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Russian Arctic troops to access high-speed transmission channels


The whole Russian force in the Arctic will access high-speed information transmission channels by the end of 2019. They will become operational after Meridian-M satellites are orbited. They will increase the carrying capacity of the satellite communication system and expand its zone of coverage to the whole Northern Sea Route. Arctic communications are a difficult technical problem, experts said. Most modern satellites do not cover territory to the north of the 70th latitude where most of the Northern Sea Route goes, the Izvestia daily writes.


China possible customer of Russian Sukhoi Su 57 stealth fighter jet Kosmos-1220  satellite (Picture source: Sputnik )


The group of satellites will have global coverage and provide a guaranteed access to protected high-speed data transmission, telephony and other communications, as well as minimize the amount of resource lease from other general-purpose operators.

Only one system is operating in the Arctic. It is the American Iridium which provides only voice communications which are not always stable. Globalstar and Inmarsat operate below the 70th northern latitude.

Geostationary satellites do not cover the Arctic, scientific chief of the Moscow Space Club Ivan Moiseyev said. In Soviet years, communications were provided there from elliptic orbits where Molniya telecom satellites operated. "Those engaged in communications said there is nobody to communicate there besides a small number of border posts. There are no commercial subscribers and the Arctic is of no interest for operators of civilian satellites. It has been believed until recently that communications between a small number of subscribers can be provided without satellites by wired or wireless or tropospheric communications which were deployed by the Soviet Union, but later abandoned because of the absence of subscribers," he said.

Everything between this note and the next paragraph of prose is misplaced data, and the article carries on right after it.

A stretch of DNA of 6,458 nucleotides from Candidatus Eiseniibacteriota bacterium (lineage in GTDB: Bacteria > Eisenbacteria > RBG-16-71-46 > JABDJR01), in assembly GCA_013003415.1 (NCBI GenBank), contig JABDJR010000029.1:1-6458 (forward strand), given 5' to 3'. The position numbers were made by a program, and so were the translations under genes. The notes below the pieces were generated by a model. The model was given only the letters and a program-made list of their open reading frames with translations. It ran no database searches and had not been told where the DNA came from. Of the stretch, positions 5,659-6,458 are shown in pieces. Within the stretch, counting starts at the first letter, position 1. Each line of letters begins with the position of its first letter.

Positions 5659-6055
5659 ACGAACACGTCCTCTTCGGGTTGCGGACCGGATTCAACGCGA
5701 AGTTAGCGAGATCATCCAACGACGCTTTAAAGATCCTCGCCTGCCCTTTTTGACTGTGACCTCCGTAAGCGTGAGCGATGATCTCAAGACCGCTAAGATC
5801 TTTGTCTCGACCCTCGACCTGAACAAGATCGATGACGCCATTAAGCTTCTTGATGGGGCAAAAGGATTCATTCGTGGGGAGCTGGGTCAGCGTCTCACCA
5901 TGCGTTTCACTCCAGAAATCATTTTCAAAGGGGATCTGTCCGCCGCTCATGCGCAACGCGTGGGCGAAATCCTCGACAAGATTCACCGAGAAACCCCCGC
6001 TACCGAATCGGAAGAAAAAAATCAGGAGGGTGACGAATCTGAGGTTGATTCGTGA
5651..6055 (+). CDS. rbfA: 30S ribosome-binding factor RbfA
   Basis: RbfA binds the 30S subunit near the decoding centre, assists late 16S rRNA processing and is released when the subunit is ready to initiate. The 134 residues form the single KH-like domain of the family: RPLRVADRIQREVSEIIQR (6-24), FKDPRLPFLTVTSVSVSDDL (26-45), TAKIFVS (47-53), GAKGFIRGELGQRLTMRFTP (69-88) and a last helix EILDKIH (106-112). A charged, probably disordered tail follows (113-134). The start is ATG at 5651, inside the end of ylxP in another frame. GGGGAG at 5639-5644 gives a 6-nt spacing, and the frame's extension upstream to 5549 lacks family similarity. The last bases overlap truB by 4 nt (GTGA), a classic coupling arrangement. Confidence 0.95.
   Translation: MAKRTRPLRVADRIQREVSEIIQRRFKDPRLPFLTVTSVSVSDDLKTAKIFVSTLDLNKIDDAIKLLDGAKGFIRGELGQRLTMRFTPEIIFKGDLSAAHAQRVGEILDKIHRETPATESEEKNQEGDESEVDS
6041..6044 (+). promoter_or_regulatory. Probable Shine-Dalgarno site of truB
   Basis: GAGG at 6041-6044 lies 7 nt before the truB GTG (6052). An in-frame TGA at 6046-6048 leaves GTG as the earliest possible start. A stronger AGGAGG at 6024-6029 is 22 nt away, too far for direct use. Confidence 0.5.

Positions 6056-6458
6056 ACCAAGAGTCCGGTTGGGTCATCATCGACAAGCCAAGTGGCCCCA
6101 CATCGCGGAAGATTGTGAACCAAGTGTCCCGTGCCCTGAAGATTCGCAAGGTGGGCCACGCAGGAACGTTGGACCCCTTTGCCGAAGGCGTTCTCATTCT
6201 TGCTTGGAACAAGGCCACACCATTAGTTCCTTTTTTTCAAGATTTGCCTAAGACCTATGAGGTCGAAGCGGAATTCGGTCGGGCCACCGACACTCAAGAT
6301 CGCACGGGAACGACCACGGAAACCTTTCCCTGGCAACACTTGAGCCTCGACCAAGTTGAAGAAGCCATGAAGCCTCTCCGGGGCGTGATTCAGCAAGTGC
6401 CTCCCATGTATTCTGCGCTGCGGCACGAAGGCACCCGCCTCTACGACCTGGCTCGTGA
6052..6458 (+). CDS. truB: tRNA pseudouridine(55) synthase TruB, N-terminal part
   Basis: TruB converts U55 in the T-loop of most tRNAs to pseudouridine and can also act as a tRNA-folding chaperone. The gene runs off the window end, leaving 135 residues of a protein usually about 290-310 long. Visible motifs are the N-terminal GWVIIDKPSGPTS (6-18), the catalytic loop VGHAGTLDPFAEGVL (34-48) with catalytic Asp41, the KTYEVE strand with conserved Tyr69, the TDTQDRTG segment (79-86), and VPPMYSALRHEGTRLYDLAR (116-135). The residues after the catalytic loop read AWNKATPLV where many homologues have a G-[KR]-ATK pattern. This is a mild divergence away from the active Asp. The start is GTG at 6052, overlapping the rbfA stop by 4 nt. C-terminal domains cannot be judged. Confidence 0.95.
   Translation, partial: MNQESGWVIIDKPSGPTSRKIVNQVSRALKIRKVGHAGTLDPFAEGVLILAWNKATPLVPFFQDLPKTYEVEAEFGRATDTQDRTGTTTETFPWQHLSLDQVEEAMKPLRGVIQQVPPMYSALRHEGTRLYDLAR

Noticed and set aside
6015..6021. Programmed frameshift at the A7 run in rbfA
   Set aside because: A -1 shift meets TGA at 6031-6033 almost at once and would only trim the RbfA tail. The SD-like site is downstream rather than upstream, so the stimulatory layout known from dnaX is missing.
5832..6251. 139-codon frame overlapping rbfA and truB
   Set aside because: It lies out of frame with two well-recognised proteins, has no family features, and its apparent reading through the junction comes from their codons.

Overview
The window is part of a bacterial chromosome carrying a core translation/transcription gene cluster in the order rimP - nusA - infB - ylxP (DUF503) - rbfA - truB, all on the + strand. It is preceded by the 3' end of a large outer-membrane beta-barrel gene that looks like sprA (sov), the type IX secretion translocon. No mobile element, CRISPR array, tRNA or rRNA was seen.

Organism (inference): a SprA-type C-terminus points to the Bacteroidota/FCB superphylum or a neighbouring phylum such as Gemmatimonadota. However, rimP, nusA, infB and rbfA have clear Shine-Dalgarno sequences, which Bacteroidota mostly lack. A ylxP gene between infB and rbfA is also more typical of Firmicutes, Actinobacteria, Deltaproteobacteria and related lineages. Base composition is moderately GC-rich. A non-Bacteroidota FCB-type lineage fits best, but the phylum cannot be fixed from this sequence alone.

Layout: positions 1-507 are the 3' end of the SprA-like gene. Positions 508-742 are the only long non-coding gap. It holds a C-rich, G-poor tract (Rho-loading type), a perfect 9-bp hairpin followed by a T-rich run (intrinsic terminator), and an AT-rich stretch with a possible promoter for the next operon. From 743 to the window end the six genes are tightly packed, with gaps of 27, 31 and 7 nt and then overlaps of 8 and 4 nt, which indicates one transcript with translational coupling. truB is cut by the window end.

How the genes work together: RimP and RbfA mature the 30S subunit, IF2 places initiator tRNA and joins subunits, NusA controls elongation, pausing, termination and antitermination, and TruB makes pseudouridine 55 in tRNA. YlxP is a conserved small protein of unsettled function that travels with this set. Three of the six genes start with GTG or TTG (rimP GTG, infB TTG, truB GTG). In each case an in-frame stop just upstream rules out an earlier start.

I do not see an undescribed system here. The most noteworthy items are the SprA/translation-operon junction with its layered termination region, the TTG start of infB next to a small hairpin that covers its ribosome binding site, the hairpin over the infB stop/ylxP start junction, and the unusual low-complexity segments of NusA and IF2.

Rear Admiral and Hero of Russia Vsevolod Khmyrov believes it is necessary to increase the satellite grouping. "Communications are important for the Navy and Ground Forces. The effective engagement of land troops, warships and submarines depends on them. New modern satellites will increase combat effectiveness as they fulfil several missions at a time, including the survey of physical fields or meteorological phenomena," he said.

The Defense Ministry reportedly plans to deploy four Blagovest satellites to ensure high-speed data exchange, telephony and teleconferences. The first satellite was launched from Baikonur by Proton-M rocket on August 17, 2017 and named Kosmos-2520. Last year Kosmos-2526 and Kosmos-2533 blasted off. The final craft of the series is to be launched in summer. In 2006-2014, seven Meridian satellites were launched, but not all of them became operational.

The Russian military need sustainable communications in the Arctic, as they have been mounting presence in the region for several years. In December 2014, the united strategic North command was set up and headquartered in Severomorsk. It controls territories and military units provided by the Western Military District. In 2019, the command acquired the status of a military district, the Izvestia said.


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